Eli Lustgarten - Longbow Security

I am sure but is that effective July 2013?

Steve Berglund

Yes but in terms of driver’s logs and all that’s around that it's going to require for many truckers it's going to require a new investment in technology to keep those among other things, the driver’s logs.

Eli Lustgarten - Longbow Security

Now you gave the subscription sales about 10% of sales, is that mostly coming from mobile solution, is there any subscription sales related to the ag market or the field solution business?

Rajat Bahri

I mean there is but the vast, vast majority is mobile solutions. We do have some subscription sales in E&C that we monitor, the construction site and the charge the subscription model to provide that service, same thing we have a connected form and we provide subscription services but I would say vast majority of it is mobile solutions but there is some an E&C nag.

Eli Lustgarten - Longbow Security

Is that the same thing true with service or is that put across all the divisions.

Rajat Bahri

The service is primarily software maintenance which is primarily E&C and to some extent field solutions. So sell software licenses and then there significant maintenance stream that comes with selling those software licenses that is capture in the service line.

Operator

(Operator Instructions). Our next question comes from the line of Andrea James with Dougherty & Company.

Andrea James - Dougherty & Company

I just had a two questions on ag, can you just provide an update on your expansion into international markets, I know you have been focusing on new crops and I was curious about how it's going and do you like the traction that you are getting?

Steve Berglund

Yes I think in terms of bringing ag international, probably five years ago we had three foundation markets, it was North America, it was Australia and it was Brazil and we have made conscious efforts overtime to bring the capability into new markets starting with Europe and now places like China as well.

So we are getting traction, we are having good success like I indicated that we were getting very strong growth rates in some of these international markets. And then I think that there is a certain realm of overtime of potential of in a sense of becoming more local for example we are getting some traction in Africa but I think the solution in Africa it may end up needing to be different than the solution you would find in the middle of North America. So I think that we will have to do some level of reinvention and conform to local market needs but I think that we are in some cases a little surprised by the take up of the technology and what we thought we are going to be traditional and therefore somewhat more patient markets but we quite pleasantly surprised in some cases of how rapidly the technology is been absorbed but in general I think that right across the board in terms in international activities and ag, we are seeing traction and we are seeing good results.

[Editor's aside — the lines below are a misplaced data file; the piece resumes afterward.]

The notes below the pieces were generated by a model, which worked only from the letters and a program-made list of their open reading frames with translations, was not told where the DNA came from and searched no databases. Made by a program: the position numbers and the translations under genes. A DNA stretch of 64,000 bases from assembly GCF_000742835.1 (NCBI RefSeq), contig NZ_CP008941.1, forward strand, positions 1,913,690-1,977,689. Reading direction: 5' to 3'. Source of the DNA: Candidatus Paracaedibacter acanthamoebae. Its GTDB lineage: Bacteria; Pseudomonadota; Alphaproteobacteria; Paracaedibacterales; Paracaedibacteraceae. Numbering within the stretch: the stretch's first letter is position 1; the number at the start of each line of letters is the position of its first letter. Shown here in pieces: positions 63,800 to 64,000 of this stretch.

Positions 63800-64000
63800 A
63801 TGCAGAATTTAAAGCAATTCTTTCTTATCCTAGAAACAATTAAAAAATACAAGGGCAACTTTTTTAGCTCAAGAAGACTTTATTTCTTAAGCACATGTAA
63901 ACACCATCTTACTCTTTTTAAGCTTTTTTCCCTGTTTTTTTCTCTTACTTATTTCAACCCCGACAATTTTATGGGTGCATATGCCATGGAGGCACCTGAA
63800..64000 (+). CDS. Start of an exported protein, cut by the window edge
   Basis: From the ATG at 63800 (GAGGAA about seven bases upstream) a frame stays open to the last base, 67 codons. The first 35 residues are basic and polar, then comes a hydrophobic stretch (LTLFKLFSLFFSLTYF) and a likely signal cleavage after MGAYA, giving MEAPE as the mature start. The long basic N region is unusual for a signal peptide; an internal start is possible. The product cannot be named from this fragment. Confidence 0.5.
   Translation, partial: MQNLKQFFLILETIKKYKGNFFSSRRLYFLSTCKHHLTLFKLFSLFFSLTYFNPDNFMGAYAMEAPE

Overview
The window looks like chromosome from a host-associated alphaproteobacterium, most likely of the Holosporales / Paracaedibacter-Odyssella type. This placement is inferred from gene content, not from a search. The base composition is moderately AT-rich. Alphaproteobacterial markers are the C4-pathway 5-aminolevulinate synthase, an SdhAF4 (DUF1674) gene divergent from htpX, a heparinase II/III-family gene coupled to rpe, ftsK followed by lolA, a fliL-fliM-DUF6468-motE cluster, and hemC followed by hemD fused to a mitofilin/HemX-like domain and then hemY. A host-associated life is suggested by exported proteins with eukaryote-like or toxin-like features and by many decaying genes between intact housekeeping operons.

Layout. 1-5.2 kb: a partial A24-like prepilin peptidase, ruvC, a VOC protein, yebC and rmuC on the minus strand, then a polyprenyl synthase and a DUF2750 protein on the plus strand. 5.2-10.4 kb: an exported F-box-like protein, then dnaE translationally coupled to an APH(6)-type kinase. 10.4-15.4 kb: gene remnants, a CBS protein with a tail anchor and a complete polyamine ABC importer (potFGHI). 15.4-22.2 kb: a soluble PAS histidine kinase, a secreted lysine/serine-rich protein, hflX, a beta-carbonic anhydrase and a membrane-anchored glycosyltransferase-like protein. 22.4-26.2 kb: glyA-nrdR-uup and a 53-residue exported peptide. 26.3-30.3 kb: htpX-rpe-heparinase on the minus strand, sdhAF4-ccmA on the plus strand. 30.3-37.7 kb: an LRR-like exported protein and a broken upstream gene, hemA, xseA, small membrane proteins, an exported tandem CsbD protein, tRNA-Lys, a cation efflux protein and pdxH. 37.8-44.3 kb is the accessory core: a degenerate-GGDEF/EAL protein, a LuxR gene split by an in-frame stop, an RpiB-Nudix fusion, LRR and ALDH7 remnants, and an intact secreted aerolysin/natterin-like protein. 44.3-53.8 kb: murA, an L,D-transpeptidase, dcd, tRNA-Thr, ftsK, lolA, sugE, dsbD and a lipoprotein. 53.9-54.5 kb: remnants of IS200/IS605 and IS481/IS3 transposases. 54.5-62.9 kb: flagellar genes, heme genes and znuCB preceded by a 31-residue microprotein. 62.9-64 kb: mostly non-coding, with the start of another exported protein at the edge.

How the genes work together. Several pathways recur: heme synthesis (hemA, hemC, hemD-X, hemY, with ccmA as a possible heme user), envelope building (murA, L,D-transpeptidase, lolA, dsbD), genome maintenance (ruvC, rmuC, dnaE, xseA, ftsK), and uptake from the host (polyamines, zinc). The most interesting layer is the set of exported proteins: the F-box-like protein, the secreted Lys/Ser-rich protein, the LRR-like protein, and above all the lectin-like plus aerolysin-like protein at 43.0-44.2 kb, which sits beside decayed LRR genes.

Andrea James - Dougherty & Company

Thanks and then second it looks like, it just seems to me like dealer wants to make a bigger move into the space. I am just curious to get some updates thoughts from you on the competitive landscape in ag.

Steve Berglund

Again without been at all complacent here, I think that in terms of the fundamental structuring of the market, in terms of the fundamental competitive inner play its comparatively stable to what it has been, so again there are initiatives but certainly at the high end of the product range in terms of the autopilot ROM (ph) product, I think (inaudible) for us is probably the prime competitor and the prime challenge but it's been that way for years. I think the competitive next is different for the manual guidance at the lower end. But I don’t think there is any title force that we are currently in a competitive makeup of the market. So I would say what you see is probably what has existed and is likely to continue for some period of time.

Andrea James - Dougherty & Company

Thanks and then since I have you, I will lob in one more, can you talk about the integration of SketchUp and are you able to convert some of those many users that is required into paying customers and what does that kind of look like going forward?

Steve Berglund

Well again I think we are in the process of doing at this point in time, I think that we are eager to again do something’s fairly quickly display new capabilities, demonstrate those capabilities and then maybe to talk about what it means. So, aside from what we said at the point we announced the acquisition from an overall standpoint I preferred to wait a while and then point to actual accomplishment as opposed to prospective aspirations mainly.

Operator

And there seem to be no further questions at this time.

Steve Berglund

In that case thanks for participating on the call and talk to you next quarter.

Operator

Ladies and gentlemen, this concludes today's conference call. We thank you for your participation. You may now disconnect.